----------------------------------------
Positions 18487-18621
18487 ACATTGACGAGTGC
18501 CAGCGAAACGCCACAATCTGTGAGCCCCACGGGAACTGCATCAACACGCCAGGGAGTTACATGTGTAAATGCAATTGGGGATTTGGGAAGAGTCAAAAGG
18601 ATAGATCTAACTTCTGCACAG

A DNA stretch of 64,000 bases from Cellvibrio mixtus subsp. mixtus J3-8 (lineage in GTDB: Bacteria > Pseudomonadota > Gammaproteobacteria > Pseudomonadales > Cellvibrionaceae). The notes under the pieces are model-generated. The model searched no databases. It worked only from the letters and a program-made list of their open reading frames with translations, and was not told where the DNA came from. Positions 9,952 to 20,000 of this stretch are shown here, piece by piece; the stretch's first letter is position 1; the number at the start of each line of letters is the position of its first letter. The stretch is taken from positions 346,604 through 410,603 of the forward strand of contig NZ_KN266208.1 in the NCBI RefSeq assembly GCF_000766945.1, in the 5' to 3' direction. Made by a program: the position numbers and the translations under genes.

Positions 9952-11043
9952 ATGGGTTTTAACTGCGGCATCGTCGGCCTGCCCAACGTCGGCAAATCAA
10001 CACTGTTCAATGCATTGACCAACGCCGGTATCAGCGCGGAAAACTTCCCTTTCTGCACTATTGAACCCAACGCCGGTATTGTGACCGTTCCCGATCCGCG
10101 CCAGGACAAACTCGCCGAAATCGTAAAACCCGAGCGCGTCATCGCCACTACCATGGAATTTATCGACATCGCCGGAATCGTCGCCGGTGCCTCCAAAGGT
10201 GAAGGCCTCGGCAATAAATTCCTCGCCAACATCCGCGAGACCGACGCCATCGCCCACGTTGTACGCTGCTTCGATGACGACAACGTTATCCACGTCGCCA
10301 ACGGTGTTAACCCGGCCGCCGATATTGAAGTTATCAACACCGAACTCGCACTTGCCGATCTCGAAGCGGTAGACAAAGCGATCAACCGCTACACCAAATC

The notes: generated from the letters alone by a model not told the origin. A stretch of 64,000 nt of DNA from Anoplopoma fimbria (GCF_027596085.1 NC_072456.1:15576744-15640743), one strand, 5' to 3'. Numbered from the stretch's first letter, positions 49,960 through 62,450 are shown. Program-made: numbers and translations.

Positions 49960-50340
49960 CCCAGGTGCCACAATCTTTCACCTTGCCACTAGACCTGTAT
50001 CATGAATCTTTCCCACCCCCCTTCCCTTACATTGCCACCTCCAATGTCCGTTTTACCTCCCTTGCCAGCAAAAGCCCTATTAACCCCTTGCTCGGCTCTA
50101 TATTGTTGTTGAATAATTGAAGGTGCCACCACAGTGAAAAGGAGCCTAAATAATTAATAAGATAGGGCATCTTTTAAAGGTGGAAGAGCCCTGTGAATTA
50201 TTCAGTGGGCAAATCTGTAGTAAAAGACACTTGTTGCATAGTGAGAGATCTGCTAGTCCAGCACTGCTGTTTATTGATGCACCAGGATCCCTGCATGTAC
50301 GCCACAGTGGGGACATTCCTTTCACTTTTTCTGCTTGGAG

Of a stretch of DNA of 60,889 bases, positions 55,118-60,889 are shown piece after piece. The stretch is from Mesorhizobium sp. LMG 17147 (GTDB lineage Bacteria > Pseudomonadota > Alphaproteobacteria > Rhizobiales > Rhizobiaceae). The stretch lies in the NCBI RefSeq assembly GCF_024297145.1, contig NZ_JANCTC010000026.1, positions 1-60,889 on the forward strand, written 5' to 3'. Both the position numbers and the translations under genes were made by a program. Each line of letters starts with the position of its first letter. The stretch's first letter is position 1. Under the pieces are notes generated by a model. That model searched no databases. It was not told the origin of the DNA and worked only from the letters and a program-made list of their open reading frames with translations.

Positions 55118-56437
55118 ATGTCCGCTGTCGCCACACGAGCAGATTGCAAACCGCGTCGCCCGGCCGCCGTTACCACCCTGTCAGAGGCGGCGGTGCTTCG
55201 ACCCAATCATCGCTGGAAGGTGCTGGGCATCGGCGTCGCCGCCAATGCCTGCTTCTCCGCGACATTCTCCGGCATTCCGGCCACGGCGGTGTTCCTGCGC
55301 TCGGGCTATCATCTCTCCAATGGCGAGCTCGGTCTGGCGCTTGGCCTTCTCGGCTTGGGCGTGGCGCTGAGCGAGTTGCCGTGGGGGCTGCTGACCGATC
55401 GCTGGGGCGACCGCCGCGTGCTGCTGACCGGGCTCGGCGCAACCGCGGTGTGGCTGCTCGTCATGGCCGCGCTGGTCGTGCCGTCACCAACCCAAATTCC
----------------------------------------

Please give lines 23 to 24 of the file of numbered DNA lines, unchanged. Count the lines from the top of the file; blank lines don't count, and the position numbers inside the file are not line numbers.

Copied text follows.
55301 TCGGGCTATCATCTCTCCAATGGCGAGCTCGGTCTGGCGCTTGGCCTTCTCGGCTTGGGCGTGGCGCTGAGCGAGTTGCCGTGGGGGCTGCTGACCGATC
55401 GCTGGGGCGACCGCCGCGTGCTGCTGACCGGGCTCGGCGCAACCGCGGTGTGGCTGCTCGTCATGGCCGCGCTGGTCGTGCCGTCACCAACCCAAATTCC